But it's not much. I read jewishfarmer's blog and she does the most amazing, dedicated things -- 52 lifestyle changes this year -- even though she admits herself that on the scale where it it matters -- that scale that would require an internationally enforced New Deal -- which would go over so well with the "black helicopters" crowd -- it's really futile. She applies grace and humor to a bleak outlook and doesn't rationalize her efforts, and I find her exemplary.
Beloved has been winding up the garden -- the Jerusalem artichokes, pictured above, are falling over, as are the sunflowers. She's chopping up cornstalks, cabbages, runaway zucchini, fallen apples, and the like, and having the chickens, ducks and geese pick through it all. She has blanched and frozen a lot of stuff, and put away many quarts of blackberries, plum sauce, apple sauce, and rhubarb. There's about 1/2 of one semi-dwarf apple tree still unpicked.
I've cut up the brush, mostly Himalaya berry and Japanese knotweed, along the pasture fence and reduced it to mulch, which I've spread around the poultry's shade trees to scratch over for their last blackberries of the year, and am carrying out my traditional fall projects -- storm windows, trouble-shooting our plumbing, re-routing wiring -- as time and energy allow. I have some time, such as it is, but my energy is very much less -- as I'm now fifty-eight -- and I find that while I may have plans for as soon as I get home, I'm much likelier to go directly to bed, falling asleep sometimes as early as eight o'clock! No reading, no media, just -- boom -- like an anvil had dropped on my head.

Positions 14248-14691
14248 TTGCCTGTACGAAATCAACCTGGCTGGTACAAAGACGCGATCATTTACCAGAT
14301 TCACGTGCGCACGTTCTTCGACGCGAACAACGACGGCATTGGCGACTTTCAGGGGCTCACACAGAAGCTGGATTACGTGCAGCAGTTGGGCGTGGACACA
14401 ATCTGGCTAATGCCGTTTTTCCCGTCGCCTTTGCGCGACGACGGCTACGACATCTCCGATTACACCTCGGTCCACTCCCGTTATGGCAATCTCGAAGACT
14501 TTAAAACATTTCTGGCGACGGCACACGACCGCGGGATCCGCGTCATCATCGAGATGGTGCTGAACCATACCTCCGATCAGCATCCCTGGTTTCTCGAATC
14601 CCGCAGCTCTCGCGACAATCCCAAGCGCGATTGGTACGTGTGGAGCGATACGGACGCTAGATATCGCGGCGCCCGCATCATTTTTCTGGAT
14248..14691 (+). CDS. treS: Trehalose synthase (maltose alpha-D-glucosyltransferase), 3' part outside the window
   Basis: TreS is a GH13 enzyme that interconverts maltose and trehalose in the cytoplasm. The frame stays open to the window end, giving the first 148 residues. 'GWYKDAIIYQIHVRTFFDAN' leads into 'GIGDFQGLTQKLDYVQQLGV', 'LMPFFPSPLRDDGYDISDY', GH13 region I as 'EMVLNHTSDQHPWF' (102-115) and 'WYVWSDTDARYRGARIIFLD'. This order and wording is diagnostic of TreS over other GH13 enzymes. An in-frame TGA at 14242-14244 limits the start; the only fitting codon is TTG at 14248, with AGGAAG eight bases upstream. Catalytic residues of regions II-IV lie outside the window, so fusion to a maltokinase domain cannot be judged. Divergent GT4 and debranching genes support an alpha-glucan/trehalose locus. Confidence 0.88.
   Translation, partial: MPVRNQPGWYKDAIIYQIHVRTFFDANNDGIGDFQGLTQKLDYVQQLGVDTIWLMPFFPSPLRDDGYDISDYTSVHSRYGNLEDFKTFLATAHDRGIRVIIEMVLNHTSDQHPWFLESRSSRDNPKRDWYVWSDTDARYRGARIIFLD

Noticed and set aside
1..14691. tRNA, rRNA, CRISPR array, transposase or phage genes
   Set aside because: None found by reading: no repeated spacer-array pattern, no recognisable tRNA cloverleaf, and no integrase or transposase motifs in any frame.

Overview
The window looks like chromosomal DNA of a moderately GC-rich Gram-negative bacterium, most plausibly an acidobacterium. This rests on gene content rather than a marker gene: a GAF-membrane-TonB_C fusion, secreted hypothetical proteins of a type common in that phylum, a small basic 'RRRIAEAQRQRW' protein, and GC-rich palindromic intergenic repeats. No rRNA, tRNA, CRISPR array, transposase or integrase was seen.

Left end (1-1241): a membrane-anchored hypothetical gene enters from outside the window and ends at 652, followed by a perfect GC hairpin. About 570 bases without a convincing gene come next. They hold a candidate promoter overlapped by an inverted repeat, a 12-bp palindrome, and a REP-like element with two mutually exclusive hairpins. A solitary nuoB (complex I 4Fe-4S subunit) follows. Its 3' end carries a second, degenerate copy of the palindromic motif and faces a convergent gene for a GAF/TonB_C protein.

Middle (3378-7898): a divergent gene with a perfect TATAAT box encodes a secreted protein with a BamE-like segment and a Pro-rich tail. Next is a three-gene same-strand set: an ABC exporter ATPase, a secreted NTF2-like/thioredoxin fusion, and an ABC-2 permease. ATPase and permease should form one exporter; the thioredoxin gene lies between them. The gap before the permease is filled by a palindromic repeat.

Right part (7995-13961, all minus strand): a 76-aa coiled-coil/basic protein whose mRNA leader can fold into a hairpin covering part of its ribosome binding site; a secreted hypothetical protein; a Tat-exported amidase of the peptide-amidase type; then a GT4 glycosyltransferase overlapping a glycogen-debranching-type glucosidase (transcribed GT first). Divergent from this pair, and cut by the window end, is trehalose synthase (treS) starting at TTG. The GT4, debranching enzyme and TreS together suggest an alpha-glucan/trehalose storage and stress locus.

Time to begin letting some things go.
Last night, I did think I would go under the house and start ripping apart some pipes. Instead I sat awhile and watched the leaves turning brown outside. Before giving in to the impulse to get horizontal, I did one thing: the day's dishes. Beloved sometimes has trouble doing them, and many other things -- it's arthritis or something, the medical folks can't seem to make up their minds about her -- it affect her hands, her hips and her feet. Sometimes stairs are too much. That's why, as she says, "I'm getting my farming ya-ya's out while I can."
If I get too much impressed by our limitations, though, I can think about friends who have really gone down that road. One friend, more of a sister, really, is dealing with three chronic and rather life threatening conditions simultaneously, and she does it with grace, humor, and enough courage for any roomful of the rest of us. Talk about exemplary!
If you're under fifty, may I suggest that you consider your ambitious projects now? Not later? Later may never come, and if it does, it might not come in as handy as you're maybe thinking.
Beloved announced, when she was a teen-ager, that she thought she might want to be a child star. Her mom looked at her, wonderingly, and said, "Well, you better get on it, cookie."